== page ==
In my opinion, one of the things TSR did right during its existence was produce a wide variety of roleplaying games rather than endlessly churning out material for Dungeons & Dragons. There are several reasons why I think this is so, the most important of which is that these new games provided an outlet for players and game designers alike to try new things without feeling the need to inflict their desire for novelty on D&D. By this I meant that a great many of the slings and arrows D&D suffered over the years have been the result of people getting bored of its ways of doing things and then trying to change it to suit different tastes. Far better in my opinion is to play or to create new games specifically that speak to those tastes.
In my early years in the hobby, my friends and I regularly stopped playing Dungeons & Dragons when we felt the call of a different genre or even style. TSR happily provided us with plenty of other games from which to choose -- Gamma World, Gangbusters, Star Frontiers, Top Secret -- as did other game companies. We rarely stayed away from D&D for long, but I think our regular "sabbaticals" from it helped keep us interested in it over the long term. I still think that way today, which is why I see it as a good thing for a group to play many different RPGs (so long as it doesn't give way to the dreaded "gamer ADD").
I bring this up because one of the last non-D&D TSR roleplaying games I remember buying was 1985's Conan Role-Playing Game. Designed by David "Zeb" Cook, it's a complete game in a single box, consisting of a 32-page rulebook, a 16-page reference guide, and a 48-page guide to the Hyborian Age. I remain amazed at how often TSR produced RPGs whose rulebooks were 64 pages or under; it's frankly a thing of beauty -- all the moreso because, in most cases, these games didn't need to be any longer. Conan was a fairly "light" game, using a series of six "talent pools" to adjudicate every action a character takes in the game. The pools are broad in nature (Prowess, Fighting, Endurance, Knowledge, Perception, and Insight), under which are more specific talents that represent areas of unusual skill, like Brawling for Fighting or Reading/Writing for Knowledge. Talent checks are resolved using percentile dice and compared to a color-coded result chart, as was the style at the time. In cases where a character is attempting to do something an NPC is opposing (combat, for instance), two talents are compared, with the opposing talent subtracted from the active one to determine what line on the chart to read. Though the rulebook didn't do a particularly good job of explaining all this, in practice, the system was quite easy to use.
For my friends and I, though, what made Conan such a fascinating game, aside from its source material, was its character creation system, which encouraged players to think about who their character was and how he fit into the Hyborian Age. The "character folio" (i.e. record sheet) included a section entitled "story" with a series of blanks for the player to fill in, like Mad Libs. So, it would say "(Character Name), (Sex) of (Father) and (Mother), was born in the land of (Homeland). (Character Name) grew (Appearance). As a youth, (Character Name) learned (Talents)." And so on. The idea is to frame one's character abilities into something that is coherent, interesting, and fitting for an adventurer in a Robert E. Howard yarn. It's a simple thing really, but I can't stress how revelatory this approach was to my friends and I. We found it so much easier to get into the spirit of things this way.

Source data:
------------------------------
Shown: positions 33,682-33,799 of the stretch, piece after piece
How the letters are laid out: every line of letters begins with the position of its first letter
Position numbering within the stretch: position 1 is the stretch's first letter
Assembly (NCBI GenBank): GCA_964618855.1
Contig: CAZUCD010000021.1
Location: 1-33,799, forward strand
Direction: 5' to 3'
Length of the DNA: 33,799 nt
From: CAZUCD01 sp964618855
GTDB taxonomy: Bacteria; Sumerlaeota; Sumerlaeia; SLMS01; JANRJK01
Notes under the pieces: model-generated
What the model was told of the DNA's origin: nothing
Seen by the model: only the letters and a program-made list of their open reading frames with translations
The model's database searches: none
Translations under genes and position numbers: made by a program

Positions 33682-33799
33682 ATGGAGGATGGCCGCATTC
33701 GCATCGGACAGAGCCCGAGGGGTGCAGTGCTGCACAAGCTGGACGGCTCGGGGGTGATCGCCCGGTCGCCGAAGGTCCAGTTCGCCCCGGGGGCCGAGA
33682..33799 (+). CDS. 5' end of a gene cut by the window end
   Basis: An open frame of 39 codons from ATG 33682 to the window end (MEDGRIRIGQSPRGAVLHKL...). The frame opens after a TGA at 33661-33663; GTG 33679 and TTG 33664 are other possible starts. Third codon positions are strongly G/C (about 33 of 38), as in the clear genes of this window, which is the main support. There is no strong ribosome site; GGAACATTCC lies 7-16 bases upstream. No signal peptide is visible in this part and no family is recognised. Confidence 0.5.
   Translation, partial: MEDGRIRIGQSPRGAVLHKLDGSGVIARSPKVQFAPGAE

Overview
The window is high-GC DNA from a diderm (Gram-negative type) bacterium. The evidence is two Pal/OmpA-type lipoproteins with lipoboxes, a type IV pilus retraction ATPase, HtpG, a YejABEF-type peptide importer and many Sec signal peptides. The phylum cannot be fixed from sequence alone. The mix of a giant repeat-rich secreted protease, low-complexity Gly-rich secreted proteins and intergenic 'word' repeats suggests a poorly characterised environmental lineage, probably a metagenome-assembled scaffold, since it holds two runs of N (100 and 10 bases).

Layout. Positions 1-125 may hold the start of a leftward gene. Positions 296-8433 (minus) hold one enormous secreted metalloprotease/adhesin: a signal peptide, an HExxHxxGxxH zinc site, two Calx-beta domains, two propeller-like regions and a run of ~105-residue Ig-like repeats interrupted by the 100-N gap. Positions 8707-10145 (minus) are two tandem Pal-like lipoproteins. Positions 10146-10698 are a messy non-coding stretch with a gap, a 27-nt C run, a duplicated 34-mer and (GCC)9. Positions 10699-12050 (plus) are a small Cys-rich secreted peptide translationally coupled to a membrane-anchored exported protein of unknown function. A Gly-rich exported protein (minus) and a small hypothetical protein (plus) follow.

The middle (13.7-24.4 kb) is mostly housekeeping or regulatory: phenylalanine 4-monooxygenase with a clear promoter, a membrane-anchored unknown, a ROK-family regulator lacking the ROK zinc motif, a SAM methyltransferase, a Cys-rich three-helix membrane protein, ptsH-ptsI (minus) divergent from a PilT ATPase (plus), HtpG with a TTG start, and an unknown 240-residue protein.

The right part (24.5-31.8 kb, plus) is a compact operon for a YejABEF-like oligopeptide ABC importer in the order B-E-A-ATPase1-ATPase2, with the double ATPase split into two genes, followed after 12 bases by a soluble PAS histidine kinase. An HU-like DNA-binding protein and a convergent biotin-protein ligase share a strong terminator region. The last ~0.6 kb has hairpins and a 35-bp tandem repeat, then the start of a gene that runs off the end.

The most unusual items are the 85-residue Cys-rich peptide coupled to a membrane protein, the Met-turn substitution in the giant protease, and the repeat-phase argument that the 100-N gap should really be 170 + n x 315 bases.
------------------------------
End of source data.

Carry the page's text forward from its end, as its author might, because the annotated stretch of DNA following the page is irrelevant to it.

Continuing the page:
Of course, it probably helped that Conan Role-Playing Game was clearly a labor of love on the part of David Cook. His fondness for the stories of Conan is well known and this game is like a love letter to the tales of the Cimmerian. For example, the game's magic system is mechanically loose and difficult for characters to master, with many opportunities for both disaster and long-term consequences. This is, of course, as it should be, for magic in the Hyborian Age is usually a dark affair not to be trifled with. This didn't stop one of my friends from creating a sorcerer character, named Talon after the twisted bird-like claw he had on one hand -- a reminder of his playing with things Man Was Not Meant to Know. Just as well presented is the game's setting, which is presented in the form of a faux notebook written by an archeologist named Ervin H. Roberts who was convinced that there was "an age undreamed of" in prehistory. It's a little silly, of course, but in a good way that I think encourages fun rather than hinders it.
I vaguely recall that TSR produced a handful of modules of to support Conan Role-Playing Game (in addition to those produced for AD&D), but I may be misremembering. Regardless, I don't believe the game did very well for the company, or at least it didn't do well enough, because it wasn't on store shelves for long. I think that's a shame, because Conan was well-presented, straightforward, and fun. It could never replace Dungeons & Dragons in the eyes of my friends and I, but that's hardly the benchmark by which a game ought to be judged. Unfortunately, I think that's exactly the benchmark TSR used, which is why most of their non-D&D RPGs had extremely short lives. A pity.